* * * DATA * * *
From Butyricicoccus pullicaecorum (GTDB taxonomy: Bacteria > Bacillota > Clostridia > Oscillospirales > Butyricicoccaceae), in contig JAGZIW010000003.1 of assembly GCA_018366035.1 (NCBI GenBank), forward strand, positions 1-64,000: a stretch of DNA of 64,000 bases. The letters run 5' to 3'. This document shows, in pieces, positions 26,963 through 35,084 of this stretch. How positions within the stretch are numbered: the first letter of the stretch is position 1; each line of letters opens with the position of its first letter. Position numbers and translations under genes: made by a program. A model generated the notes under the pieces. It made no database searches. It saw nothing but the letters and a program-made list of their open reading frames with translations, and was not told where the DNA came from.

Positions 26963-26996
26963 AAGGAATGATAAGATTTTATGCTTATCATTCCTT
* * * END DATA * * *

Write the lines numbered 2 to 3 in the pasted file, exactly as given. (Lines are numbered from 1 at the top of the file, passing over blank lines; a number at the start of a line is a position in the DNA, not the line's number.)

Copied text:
Positions 26963-26996
26963 AAGGAATGATAAGATTTTATGCTTATCATTCCTT